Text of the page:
Beware of Lobbyists and Unicorns
Today, I throw myself on the mercy of the public and beg forgiveness. It is true. I confess. I am, and have been for some time, gulp, a lobbyist. Audible gasps in the room ensue right here.
Polling and focus groups clearly and consistently tell campaigners that if a candidate can label his opponent as a lobbyist, do it. Do it loudly and repetitively. Do it because it is the most sinister thing a candidate can be, right? I’m so ashamed of myself. Well not really, because while I am a lobbyist, I am not a candidate. At least not yet.
I used to think being labeled a lobbyist made a person un-electable. And then Indiana survived the victorious 2010 U.S. Senate campaign of Dan Coats. Hoosiers decided it was ok for him to be a senator, become a lobbyist, and then magically turn back into senator again. I didn’t think we would do that here in the Heartland, but we did. And when we did, I thought the evil lobbyist spook stories would fade into folksy lore.
But they haven’t. So today’s civics lesson is designed to explain how silly the myth is, why my profession exists, and why it is more than acceptable to be one of us.
First and foremost, the bulk of the things lobbyists do is participate in the public policy processes that are available to any other citizen. There is nothing I do in my role as a lobbyist that Joe Sixpack is prohibited from doing. The only thing that differentiates me from Joe is that I am compensated for doing it. And because of that compensation, I am defined by law as a lobbyist, and therefore required to disclose my activity.
Many people and especially those who are prone to pay attention to political ads on television, seem to believe that only Wall Street and evil oil companies have lobbyists. Uh, that is also wildly incorrect. Here’s a sampling of entities registered to lobby in Indiana this year: Indiana Boys and Girls Clubs, the United Way, Indiana Catholic Conference, Indiana Family Institute, Indiana Fraternal Order of Police, Indiana Wildlife Federation, and the list goes on and on.
Pretty scary and money grubbing group of folks there I must admit.
I am a contract lobbyist. Which means entities will hire me for specific needs as a cost effective alternative to employing a lobbyist full time. My value is that I know the government processes better than most, and because I actively participate in Indiana government year in and year out, I also know the people. My educational and professional backgrounds in public service and policy also help. Finally, my communications skills make the difference. Yes, I can tell a story, as my regular readers will attest, but I also do plenty of listening, reading and learning, so I understand things in context.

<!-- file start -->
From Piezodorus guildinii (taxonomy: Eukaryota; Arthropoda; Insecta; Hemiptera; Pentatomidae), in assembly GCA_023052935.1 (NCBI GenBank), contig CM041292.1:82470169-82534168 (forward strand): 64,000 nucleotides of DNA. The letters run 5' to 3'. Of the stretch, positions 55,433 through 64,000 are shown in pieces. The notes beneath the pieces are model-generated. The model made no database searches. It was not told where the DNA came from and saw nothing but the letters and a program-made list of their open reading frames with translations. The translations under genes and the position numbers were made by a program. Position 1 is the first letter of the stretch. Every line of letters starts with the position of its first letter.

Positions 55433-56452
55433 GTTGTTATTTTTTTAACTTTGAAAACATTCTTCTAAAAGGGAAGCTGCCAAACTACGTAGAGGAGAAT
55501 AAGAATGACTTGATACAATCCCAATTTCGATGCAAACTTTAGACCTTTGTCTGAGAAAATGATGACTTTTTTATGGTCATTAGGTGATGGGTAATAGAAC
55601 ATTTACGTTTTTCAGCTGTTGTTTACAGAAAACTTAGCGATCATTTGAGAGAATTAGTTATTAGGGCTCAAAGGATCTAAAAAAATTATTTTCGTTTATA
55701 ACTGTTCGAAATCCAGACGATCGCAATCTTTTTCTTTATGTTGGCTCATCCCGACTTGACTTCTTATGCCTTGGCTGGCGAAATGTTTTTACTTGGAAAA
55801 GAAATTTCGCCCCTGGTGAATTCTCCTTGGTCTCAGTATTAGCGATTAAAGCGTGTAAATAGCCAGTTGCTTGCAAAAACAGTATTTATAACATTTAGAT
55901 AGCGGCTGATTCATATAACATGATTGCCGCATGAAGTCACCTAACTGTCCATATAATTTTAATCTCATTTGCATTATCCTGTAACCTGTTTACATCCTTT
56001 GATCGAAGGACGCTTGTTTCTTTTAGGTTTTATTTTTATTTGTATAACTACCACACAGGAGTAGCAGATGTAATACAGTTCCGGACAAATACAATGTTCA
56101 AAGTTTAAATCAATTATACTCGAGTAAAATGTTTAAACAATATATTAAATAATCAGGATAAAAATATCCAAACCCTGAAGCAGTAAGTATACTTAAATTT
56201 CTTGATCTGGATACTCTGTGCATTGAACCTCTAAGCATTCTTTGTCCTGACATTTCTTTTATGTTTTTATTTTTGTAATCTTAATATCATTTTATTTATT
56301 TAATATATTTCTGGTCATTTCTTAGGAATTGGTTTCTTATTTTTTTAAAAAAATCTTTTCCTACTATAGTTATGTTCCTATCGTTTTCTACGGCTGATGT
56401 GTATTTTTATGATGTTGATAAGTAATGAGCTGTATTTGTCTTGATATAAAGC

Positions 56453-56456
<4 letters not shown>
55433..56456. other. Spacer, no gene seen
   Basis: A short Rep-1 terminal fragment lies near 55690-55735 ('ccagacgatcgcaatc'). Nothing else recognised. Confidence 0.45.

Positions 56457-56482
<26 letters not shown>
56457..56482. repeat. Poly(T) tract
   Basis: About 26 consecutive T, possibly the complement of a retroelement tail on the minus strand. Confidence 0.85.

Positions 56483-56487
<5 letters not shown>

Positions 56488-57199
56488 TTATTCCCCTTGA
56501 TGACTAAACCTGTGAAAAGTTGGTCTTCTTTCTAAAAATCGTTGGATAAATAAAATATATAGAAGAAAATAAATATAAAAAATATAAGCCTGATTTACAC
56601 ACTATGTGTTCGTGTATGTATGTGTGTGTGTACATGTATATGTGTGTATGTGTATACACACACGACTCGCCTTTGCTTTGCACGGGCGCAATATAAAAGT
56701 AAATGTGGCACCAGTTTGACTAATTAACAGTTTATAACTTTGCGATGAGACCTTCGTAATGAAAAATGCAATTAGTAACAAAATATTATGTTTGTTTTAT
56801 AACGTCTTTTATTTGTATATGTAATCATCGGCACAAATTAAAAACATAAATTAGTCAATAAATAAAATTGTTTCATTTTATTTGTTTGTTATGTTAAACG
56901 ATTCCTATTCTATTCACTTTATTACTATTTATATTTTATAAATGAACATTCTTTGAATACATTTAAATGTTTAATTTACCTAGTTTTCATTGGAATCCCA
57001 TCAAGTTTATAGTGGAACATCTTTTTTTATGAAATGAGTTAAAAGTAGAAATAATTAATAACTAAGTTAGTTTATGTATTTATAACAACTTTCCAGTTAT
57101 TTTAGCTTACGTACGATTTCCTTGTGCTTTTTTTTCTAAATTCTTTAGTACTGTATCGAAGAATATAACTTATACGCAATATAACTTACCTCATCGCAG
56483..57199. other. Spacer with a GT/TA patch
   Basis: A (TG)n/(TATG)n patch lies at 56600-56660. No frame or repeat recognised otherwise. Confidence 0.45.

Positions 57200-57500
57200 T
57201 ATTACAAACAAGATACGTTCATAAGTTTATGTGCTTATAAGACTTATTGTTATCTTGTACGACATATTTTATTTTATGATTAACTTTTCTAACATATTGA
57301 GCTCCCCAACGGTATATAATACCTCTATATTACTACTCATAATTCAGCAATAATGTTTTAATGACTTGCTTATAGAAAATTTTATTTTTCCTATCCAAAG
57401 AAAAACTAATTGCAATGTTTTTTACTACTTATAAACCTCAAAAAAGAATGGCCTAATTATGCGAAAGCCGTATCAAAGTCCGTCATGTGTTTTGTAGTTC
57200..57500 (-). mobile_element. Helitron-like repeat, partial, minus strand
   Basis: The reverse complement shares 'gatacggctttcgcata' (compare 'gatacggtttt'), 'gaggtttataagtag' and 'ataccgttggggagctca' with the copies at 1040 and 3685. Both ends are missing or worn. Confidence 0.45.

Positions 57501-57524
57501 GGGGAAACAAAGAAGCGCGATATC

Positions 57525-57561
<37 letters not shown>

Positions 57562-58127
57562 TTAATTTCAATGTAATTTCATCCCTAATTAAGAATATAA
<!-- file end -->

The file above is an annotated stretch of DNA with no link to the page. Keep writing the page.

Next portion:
In his six years in Congress, Todd Young has met with hundreds, if not thousands of guys like me on congressional issues. I am pretty sure he didn’t open those meetings with an implied insult of calling them a lobbyist. Dan Coats and Evan Bayh did not become untrustworthy by lobbying. Let’s quit trying to manipulate the public by behaving as if they did.
Lobbyists simply advocate for things from government. For one to be valuable for any length of time, they also stay engaged in government and politics with very little interruption. And people only “cash in” as a lobbyist if they have earned some valuable bit of credibility or knowledge that differentiates them from the masses. Bayh and Coats served honorably and effectively in their first terms, which made them attractive to the private sector.
Disgraced Illinois Congressman Aaron Schock probably doesn’t have many lobbying offers to contemplate these days. Just as an example.
My point is this: stop it with the attempts to use “lobbyist” labels as a disqualifier in political ads. Our industry is as ethically sound as any and the ploy is hollow and manipulative. If a candidate wants to earn trust, start by being trustworthy. And that requires honesty.
The land of make believe that features the unicorn type creatures known as lobbyists, galloping wild and free with briefcases full of unmarked $100 bills to bribe the poor, unsuspecting and pure members of congress is just that: make believe.
It is as reality based as the U.S./Mexican border wall project.
Just don’t tell the American Association of Border Wall Constructers that. I think they might have a lobbyist.